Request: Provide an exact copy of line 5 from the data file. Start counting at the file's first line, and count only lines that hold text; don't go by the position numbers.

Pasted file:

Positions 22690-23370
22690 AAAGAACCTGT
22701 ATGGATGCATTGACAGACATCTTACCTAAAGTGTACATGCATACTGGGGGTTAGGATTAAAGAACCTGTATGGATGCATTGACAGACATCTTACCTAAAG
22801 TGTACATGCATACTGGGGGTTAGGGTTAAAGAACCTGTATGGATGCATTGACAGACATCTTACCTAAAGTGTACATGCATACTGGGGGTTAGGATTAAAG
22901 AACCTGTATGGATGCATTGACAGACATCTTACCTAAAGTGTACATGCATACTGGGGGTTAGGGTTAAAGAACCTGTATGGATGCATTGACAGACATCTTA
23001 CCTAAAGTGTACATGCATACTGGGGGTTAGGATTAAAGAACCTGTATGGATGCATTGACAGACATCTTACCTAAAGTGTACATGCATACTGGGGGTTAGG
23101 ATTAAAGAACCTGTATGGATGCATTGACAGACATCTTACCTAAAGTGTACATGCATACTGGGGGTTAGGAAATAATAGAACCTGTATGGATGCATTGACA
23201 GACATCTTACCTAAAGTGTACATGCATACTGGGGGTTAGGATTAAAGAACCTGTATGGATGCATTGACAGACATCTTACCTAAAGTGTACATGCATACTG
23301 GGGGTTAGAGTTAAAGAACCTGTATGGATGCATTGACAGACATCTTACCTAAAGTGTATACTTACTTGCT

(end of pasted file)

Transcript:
22901 AACCTGTATGGATGCATTGACAGACATCTTACCTAAAGTGTACATGCATACTGGGGGTTAGGGTTAAAGAACCTGTATGGATGCATTGACAGACATCTTA